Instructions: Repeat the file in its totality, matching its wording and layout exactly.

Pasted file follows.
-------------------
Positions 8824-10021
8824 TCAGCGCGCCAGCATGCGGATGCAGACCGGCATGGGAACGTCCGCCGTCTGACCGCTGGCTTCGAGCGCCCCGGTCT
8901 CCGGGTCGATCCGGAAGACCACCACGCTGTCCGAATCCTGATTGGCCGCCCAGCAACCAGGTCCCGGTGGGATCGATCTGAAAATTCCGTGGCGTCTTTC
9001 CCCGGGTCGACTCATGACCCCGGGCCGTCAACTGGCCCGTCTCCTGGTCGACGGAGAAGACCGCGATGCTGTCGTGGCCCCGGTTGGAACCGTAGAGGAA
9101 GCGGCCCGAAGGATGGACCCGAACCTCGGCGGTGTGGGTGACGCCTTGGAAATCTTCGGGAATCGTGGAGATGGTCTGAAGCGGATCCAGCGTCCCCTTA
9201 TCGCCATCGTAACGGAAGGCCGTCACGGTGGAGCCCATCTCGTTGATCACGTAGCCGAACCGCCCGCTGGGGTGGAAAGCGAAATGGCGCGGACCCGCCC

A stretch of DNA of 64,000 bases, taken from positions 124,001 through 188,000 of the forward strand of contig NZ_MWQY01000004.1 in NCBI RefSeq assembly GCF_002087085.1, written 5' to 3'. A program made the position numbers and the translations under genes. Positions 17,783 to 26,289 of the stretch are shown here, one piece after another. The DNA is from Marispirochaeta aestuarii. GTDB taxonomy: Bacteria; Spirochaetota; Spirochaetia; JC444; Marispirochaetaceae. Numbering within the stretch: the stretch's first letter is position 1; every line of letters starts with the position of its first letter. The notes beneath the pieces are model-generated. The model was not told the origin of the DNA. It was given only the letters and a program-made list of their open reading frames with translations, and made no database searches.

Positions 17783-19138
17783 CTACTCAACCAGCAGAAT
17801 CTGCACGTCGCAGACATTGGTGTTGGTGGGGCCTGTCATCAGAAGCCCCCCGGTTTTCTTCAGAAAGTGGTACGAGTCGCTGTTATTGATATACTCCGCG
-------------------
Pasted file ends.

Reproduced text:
Positions 8824-10021
8824 TCAGCGCGCCAGCATGCGGATGCAGACCGGCATGGGAACGTCCGCCGTCTGACCGCTGGCTTCGAGCGCCCCGGTCT
8901 CCGGGTCGATCCGGAAGACCACCACGCTGTCCGAATCCTGATTGGCCGCCCAGCAACCAGGTCCCGGTGGGATCGATCTGAAAATTCCGTGGCGTCTTTC
9001 CCCGGGTCGACTCATGACCCCGGGCCGTCAACTGGCCCGTCTCCTGGTCGACGGAGAAGACCGCGATGCTGTCGTGGCCCCGGTTGGAACCGTAGAGGAA
9101 GCGGCCCGAAGGATGGACCCGAACCTCGGCGGTGTGGGTGACGCCTTGGAAATCTTCGGGAATCGTGGAGATGGTCTGAAGCGGATCCAGCGTCCCCTTA
9201 TCGCCATCGTAACGGAAGGCCGTCACGGTGGAGCCCATCTCGTTGATCACGTAGCCGAACCGCCCGCTGGGGTGGAAAGCGAAATGGCGCGGACCCGCCC

A stretch of DNA of 64,000 bases, taken from positions 124,001 through 188,000 of the forward strand of contig NZ_MWQY01000004.1 in NCBI RefSeq assembly GCF_002087085.1, written 5' to 3'. A program made the position numbers and the translations under genes. Positions 17,783 to 26,289 of the stretch are shown here, one piece after another. The DNA is from Marispirochaeta aestuarii. GTDB taxonomy: Bacteria; Spirochaetota; Spirochaetia; JC444; Marispirochaetaceae. Numbering within the stretch: the stretch's first letter is position 1; every line of letters starts with the position of its first letter. The notes beneath the pieces are model-generated. The model was not told the origin of the DNA. It was given only the letters and a program-made list of their open reading frames with translations, and made no database searches.

Positions 17783-19138
17783 CTACTCAACCAGCAGAAT
17801 CTGCACGTCGCAGACATTGGTGTTGGTGGGGCCTGTCATCAGAAGCCCCCCGGTTTTCTTCAGAAAGTGGTACGAGTCGCTGTTATTGATATACTCCGCG